Surrounded by socks – Yarndale Sock Line 2016
Four weeks ago this weekend, a certain woolly event called Yarndale took place in Skipton. There can’t be many in the crafting world now who haven’t heard of this fabulous festival in the Yorkshire Dales, and I’ve been lucky enough to be involved with it for the last two years with the Yarndale Sock Line.
The Yarndale Sock Line started off as a suggestion that sock bunting might look nice in the Auction Mart to go with the crochet bunting in the Yarndale Hub. I thought that it would be better if the bunting could be put to some good use rather than just be stored until the next year (and I knew that my husband would Not Be Pleased if he discovered rather a lot of sock bunting spilling all over stored in our garage!), and the idea of asking for pairs of socks which could later be given away came about. You can read more about the first Yarndale Sock Line here. It was much more of a success than I ever imagined, and I was touched by the generosity of so many people who gave their time and money (because let’s be honest here, yarn isn’t cheap) to make a pair of socks to give away to a stranger. 75 pairs of socks were given away last year – isn’t that incredible? Here they are …
I was so terribly proud to see those socks on that line. What was even more heartwarming was that almost straight after Yarndale last year, people were asking if I was going to organise a Yarndale Sock Line for this year because if I was, they wanted to join in. Lucy thought it would be a great idea to make the Yarndale Sock Line a regular feature and so it was decided that another washing line would be strung up high above the Knit n Natter lounge on the weekend in September when Yarndale took place.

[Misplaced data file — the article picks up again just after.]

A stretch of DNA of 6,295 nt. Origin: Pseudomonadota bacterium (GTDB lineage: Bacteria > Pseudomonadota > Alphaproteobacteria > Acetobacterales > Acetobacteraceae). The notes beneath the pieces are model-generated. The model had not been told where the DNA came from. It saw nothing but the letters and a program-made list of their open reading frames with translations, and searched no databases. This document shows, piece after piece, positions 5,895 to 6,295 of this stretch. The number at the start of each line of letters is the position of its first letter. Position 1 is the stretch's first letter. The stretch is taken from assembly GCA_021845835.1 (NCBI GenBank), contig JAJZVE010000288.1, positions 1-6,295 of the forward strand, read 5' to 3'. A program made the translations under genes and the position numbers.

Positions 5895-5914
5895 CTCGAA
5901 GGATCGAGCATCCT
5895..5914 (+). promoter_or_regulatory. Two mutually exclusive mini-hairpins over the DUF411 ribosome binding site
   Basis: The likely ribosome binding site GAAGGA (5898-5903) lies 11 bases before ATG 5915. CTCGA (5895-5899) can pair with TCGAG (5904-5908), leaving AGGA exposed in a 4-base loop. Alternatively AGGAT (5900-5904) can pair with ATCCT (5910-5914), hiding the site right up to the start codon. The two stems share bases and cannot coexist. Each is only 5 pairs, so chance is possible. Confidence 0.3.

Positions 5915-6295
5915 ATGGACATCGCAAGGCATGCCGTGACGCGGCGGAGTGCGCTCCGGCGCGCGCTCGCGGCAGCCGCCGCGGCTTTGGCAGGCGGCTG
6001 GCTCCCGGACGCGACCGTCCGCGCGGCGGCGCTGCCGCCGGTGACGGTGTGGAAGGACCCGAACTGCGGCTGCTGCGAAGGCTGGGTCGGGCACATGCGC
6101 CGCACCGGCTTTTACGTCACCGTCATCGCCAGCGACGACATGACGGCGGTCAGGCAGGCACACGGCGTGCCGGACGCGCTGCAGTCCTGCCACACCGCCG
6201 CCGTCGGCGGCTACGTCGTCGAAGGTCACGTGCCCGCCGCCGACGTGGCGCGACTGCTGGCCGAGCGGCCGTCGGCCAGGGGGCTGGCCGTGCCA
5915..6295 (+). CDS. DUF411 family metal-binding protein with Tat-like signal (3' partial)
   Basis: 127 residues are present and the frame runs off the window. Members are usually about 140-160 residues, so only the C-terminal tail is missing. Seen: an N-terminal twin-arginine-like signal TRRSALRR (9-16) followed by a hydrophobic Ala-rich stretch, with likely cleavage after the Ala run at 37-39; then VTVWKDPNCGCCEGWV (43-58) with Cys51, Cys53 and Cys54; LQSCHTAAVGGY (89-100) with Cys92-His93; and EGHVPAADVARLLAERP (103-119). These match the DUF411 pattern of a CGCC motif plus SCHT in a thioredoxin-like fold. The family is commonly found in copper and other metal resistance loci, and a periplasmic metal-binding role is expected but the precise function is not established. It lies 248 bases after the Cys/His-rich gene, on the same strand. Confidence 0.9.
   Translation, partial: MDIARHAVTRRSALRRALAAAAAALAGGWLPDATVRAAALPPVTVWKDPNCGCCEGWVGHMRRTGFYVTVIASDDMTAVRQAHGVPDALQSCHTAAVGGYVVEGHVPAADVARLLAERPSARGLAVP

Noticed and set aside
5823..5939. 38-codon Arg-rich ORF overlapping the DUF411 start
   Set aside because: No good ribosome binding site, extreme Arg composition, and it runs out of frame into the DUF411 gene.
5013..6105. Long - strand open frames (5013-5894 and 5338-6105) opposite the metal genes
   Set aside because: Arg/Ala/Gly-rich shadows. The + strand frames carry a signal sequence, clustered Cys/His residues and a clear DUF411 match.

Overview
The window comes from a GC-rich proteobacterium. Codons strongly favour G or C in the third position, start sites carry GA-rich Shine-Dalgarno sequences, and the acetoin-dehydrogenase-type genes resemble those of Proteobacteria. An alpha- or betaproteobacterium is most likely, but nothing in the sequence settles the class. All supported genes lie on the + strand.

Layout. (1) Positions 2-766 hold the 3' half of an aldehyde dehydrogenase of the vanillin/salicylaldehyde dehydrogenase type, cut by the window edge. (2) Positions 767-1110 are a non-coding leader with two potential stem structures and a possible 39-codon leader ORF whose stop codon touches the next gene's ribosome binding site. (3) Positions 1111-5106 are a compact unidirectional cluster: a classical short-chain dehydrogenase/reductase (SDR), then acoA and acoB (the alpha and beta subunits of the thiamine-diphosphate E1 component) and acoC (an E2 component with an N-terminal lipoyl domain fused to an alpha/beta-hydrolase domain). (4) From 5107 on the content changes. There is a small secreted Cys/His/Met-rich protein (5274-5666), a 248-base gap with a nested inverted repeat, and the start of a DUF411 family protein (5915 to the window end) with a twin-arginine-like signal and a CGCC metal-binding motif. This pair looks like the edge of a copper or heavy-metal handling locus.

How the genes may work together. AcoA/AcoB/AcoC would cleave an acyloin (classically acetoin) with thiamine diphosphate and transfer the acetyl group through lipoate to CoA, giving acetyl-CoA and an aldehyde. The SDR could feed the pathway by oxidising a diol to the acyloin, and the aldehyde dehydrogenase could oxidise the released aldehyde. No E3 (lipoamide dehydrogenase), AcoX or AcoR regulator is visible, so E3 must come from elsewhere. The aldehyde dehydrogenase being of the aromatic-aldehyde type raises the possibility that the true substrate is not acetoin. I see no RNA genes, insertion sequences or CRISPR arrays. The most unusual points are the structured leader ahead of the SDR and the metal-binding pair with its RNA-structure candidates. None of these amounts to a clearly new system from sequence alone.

Now, the thing about doing something for a second time is that it can go one of two ways, like the infamous “second album” syndrome that so many singers face. Either people think “no thanks, I’ve done that once” and your plan bombs like a brick into a lake, or people think “yes, that’s great, let’s join in again!” and you never know what’s going to happen until it does. Luckily for me (and of course, knowing how generous crafters are) the second option happened. When I met up with Lucy over the school holidays in August, she already had a bag of sock parcels waiting for me.
These socks were logged and photographed and put up on the Yarndale Sock Line Pinterest board and then I just had to wait until I saw Lucy again in September before I knew if there were any more.
“There have been a few parcels for you,” said Lucy, before I got up to Skipton. She wasn’t kidding!
Oh my life! There were packets and packets of socks! Quite early on, I knew that the Sock Line was going to be even better than last year’s. It was lovely to see names from last year, and I was very grateful to those people who had sent in more than one pair, and also to those people who sent treats for me! Thank you! xx
How many pairs do you think there were this year? Have a guess. Here’s a clue, there were more than 75!
When the Yarndale weekend came around, I headed up to Skipton with more socks than I had dared to imagine would be sent in. Remembering Lucy’s instructions from last year not to garotte anybody with the washing line, I put it back up in the same place. I knew there were more socks this year but hoped they would still fit.
It’s a lovely moment, that point when you’re ready to hang up the first pair. That’s when you know that everybody’s hard work is about to be on view for the whole weekend, that the socks are going to be admired and photographed and I’m going to be able to very proudly tell people that they’ve been sent in to be given away.
Right from start, there was a difference to the Sock Line last year. I had to push the socks closer together to fit them all on, and working my way along the washing line, I even wondered at one point if I was going to run out of space after all. What a nice situation to be in!